Tuesday, December 11, 2012

Heroux retires after 45 years and 602 wins as Belfast wrestling coach

By Ernie Clark, BDN Staff

Ted Heroux
Ted Heroux
BELFAST, Maine — One of Maine’s legendary high school wrestling coaches has turned in his whistle after 45 years, opting instead to play with trucks.
Well, not exactly.
Ted Heroux, who has guided the Belfast Area High School wrestling team since 1967, decided just before the start of the season not to return for one more winter after a recent visit with his cardiologist.
“I’ve had some health problems and my energy had been pretty low so I decided it was a good time to step away,” said the 70-year-old Heroux.
One of Heroux’s former state championship wrestlers, Rick Kelley, has taken over as the Lions’ head coach, aided by veteran assistant coach Keith Holland and Travis Spencer, who became the first Belfast wrestler to win four individual state championships while wrestling under Heroux between 2006 and 2009.
“That’s a good group of coaches,” Heroux said. “They should have a pretty good year.”
As for Heroux’s future, he’ll continue to be around the sport, taping and offering color commentary for weekend meets that will be broadcast on a local cable access television channel.
He’ll also spend more time indulging in his hobby of rebuilding trucks, specifically 1962 Chevrolet pickups. Heroux already has reserved the one he’s currently working on for his great-granddaughter, 3-year-old Kaeyln.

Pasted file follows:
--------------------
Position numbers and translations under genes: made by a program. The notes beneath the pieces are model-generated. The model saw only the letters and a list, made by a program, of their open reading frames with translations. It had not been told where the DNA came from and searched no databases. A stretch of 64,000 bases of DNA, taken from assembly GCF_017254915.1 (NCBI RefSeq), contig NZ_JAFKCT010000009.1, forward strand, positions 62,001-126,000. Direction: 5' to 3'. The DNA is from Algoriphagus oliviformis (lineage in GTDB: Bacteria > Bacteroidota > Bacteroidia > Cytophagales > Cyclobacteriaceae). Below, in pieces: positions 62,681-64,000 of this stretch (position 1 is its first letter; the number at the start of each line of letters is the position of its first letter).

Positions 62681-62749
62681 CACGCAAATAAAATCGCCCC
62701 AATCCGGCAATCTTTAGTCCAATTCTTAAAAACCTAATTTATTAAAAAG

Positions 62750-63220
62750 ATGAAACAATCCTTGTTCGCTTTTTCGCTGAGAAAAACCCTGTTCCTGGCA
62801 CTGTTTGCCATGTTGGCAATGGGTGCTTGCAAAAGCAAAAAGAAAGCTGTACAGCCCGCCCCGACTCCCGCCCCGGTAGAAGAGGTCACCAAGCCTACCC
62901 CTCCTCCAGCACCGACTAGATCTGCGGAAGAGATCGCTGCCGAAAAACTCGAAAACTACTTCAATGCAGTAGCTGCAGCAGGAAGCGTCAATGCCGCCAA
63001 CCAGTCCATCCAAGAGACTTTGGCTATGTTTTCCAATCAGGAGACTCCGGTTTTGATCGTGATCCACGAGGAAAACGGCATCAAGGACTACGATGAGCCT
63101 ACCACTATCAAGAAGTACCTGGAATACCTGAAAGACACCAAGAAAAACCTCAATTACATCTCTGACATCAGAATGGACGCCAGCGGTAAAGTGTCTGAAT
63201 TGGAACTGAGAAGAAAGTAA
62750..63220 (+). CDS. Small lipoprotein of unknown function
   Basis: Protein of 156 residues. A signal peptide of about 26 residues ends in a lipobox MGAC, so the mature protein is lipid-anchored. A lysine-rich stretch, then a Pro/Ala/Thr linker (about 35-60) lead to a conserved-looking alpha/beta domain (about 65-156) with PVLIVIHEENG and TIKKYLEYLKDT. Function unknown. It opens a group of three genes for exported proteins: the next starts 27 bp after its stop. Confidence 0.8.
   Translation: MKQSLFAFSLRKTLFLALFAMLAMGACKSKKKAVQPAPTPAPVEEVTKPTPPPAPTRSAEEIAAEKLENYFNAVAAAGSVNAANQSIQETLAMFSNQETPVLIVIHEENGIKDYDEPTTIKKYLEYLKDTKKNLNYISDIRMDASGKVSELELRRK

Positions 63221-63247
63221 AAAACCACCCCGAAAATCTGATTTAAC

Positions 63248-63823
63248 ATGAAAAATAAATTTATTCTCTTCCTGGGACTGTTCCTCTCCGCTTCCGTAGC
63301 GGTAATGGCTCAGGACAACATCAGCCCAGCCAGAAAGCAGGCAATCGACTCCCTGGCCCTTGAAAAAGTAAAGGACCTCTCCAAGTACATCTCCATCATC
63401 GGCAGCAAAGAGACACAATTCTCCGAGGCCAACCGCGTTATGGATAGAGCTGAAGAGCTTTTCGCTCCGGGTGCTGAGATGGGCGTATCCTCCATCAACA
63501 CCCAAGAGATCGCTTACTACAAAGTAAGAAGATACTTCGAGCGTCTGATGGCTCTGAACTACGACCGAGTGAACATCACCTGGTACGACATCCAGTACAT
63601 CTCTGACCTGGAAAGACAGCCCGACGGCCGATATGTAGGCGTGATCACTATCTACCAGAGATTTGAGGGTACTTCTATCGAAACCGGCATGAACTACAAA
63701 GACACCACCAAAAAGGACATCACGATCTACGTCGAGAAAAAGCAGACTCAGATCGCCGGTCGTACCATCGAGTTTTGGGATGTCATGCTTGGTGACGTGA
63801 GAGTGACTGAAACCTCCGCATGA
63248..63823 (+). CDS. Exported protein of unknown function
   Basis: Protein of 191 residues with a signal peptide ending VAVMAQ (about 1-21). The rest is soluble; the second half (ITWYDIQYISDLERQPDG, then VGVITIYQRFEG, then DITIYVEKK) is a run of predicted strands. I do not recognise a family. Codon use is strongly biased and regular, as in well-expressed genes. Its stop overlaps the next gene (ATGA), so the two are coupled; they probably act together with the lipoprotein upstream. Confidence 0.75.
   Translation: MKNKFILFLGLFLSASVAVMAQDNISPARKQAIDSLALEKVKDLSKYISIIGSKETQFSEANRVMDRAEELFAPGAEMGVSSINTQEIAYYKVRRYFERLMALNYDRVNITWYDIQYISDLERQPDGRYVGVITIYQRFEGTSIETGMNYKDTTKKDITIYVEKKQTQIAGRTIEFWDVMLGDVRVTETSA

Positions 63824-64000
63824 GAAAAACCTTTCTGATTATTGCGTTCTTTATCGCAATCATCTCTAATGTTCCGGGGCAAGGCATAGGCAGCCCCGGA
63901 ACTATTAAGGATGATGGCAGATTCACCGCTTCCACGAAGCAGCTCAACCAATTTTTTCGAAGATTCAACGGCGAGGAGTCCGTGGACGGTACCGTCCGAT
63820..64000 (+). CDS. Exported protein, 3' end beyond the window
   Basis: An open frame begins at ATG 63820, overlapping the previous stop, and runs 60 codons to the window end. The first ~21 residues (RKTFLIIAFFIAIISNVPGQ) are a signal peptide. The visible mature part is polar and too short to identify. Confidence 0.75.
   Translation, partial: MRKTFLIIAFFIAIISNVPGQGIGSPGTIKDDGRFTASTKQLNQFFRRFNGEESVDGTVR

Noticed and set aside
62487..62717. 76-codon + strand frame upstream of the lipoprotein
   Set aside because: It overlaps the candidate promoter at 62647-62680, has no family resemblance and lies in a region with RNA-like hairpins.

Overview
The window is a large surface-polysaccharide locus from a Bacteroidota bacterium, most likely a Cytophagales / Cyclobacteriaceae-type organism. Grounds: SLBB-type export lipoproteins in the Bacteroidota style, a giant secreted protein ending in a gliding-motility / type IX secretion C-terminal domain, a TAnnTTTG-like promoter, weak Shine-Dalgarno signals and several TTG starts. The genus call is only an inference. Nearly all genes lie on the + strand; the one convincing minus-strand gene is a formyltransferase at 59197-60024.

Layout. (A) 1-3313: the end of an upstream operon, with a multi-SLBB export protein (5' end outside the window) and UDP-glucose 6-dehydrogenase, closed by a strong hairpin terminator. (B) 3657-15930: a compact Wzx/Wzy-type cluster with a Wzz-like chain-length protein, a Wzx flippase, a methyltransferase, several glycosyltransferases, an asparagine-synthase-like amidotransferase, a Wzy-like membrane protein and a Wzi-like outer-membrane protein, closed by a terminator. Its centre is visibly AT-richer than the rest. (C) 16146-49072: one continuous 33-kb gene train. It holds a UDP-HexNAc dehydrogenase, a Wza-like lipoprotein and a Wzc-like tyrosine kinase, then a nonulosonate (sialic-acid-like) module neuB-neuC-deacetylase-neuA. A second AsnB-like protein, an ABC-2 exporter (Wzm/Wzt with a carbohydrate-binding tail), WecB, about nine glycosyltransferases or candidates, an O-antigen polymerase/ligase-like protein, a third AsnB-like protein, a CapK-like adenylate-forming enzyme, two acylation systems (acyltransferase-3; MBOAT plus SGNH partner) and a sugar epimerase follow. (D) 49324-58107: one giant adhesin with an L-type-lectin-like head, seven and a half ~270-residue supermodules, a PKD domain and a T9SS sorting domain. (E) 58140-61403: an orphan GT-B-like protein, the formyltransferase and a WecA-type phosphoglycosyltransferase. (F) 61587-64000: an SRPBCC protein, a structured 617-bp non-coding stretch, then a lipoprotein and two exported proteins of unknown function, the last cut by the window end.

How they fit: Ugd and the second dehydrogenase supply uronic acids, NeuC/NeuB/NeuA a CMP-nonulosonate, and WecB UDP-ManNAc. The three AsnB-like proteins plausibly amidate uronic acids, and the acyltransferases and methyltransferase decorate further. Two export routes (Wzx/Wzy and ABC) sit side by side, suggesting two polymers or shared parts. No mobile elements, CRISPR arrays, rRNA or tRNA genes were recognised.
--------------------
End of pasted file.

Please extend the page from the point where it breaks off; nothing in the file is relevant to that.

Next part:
“By the time she gets ready to drive it will be waiting for her,” said Heroux.
Provided Heroux is as successful rebuilding Kaelyn’s pickup truck as he’s been as a wrestling coach, it should be quite the hot rod.
Heroux guided the Belfast wrestling program to a 602-168-3 record, eight Class B state championships, six state runner-up finishes, 11 Eastern Maine Class B titles and 13 Kennebec Valley Athletic Conference championships.
“It’s a huge loss,” said Belfast athletic administrator Mark Babin, whose school also recently lost 40-year varsity field hockey coach Allen Holmes to retirement. “Teddy’s had a tremendous impact on wrestling in Eastern Maine over the years.”
Heroux, a 1961 Belfast graduate, played football, basketball, baseball and track and field at his alma mater. He also was an active boxer while growing up, winning a Golden Gloves championship in the welterweight division.
Heroux was introduced to wrestling while in college, and not long after graduating he took over the wrestling program at Belfast.
Heroux was a five-time KVAC coach of the year and a three-time Maine coach of the year honoree, and he coached three New England champions — his grandson Kote Aldus, Dennis Sprague and Brent Waterman. Sprague won the 132-pound state title in 1972, Aldus the 160-pound crown in 2008 and Waterman the 132-pound championship in 2012.
Heroux also coached 71 individual state champions from Belfast, including another grandson, Kornealius Wood, who won the 171-pound Class B title in both 2009 and 2011.
“I’ve had a lot of good memories,” he said. “I had a great chance to coach both grandsons, it doesn’t get much better than that as far as family and coaching goes.”
He guided Belfast to Class A state championships in 1969 and 1970 and Class B titles in 1986, 1987, 1994, 1995, 2008 and 2009.
“I’ve had some great wrestlers, but it takes a group of great wrestlers to win a state championship,” said Heroux, who also served as an assistant football coach at Belfast for 25 years.
Heroux was a 1999 inductee into the Maine Amateur Wrestling Alliance Hall of Fame and last March was inducted into the New England High School Wrestling Hall of Fame.